The creation of value is one of the major components of e-business models. The value creation logic defines the creation of value throughout certain processes within a company. In basic terms, value creation concepts are the preliminary step before creating corporate strategies. Regarding the dotcom crisis, many enterprises ignored the fundamental economic concepts of value creation concepts in connection with strategic planning (Jelassi & Enders, 2005).
An enterprise can create or add value by engaging in production. Such value is created by taking inputs and converting them into outputs with the purpose of gaining maximum profit (Dunning & Lundan, 2008). In related literature, Michael Porter’s concept of the value chain is the most famous and established one. He defines a model for the industry level, where he describes key activities of a company that can add value to products or/and services directed to the customer (Porter, 1980).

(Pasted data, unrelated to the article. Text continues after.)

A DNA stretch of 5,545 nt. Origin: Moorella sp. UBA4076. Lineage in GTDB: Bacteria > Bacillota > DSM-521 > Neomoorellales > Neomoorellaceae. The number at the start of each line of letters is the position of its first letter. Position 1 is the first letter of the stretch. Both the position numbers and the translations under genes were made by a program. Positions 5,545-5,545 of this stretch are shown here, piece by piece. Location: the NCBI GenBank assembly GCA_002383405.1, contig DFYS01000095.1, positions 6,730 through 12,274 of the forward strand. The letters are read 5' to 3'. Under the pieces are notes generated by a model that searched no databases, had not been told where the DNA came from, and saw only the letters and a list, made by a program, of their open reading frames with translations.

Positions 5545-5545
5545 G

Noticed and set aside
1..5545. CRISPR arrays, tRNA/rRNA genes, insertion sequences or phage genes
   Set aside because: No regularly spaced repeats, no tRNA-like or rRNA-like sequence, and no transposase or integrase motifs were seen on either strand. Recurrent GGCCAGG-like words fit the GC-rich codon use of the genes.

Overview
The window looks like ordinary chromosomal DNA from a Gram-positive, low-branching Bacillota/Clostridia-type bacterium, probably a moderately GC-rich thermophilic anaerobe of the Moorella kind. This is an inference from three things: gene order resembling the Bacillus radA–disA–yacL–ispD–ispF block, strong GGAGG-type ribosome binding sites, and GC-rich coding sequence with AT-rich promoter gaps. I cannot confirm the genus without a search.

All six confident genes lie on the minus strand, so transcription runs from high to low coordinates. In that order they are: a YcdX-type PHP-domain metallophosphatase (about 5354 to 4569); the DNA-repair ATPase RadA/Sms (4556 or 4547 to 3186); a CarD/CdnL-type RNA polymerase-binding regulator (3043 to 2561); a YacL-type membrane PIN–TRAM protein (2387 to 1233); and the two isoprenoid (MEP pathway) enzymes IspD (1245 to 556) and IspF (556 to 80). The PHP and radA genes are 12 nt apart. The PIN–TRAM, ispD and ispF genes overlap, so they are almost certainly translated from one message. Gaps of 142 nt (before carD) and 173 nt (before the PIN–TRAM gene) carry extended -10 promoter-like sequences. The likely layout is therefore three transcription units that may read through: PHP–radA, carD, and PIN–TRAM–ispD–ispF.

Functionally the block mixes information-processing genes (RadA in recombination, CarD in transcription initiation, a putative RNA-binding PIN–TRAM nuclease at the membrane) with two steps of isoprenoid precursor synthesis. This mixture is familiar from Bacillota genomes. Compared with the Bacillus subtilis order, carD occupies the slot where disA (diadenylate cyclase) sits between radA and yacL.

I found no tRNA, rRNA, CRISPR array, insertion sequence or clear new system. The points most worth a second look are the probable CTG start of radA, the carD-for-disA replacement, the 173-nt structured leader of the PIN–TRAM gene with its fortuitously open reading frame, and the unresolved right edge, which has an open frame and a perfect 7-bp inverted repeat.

Porter’s classic value chain framework was modified by himself with the addition of the internet use in 2001. Figure 1 presents how internet enables connecting the value chain activities with special tools, such as customer relationship management and supply chain management, and links the value chain activities with the whole value chain system in an entire branch or industry (Porter, 2001). The advantage of the internet emerges as the opportunity to connect the value chain activities from end to end and the several value chains with each other by the help of realtime data. So, the internal and external participants of the value creation process, like suppliers and customers, can be linked and integrated in multiple channels (ibid.).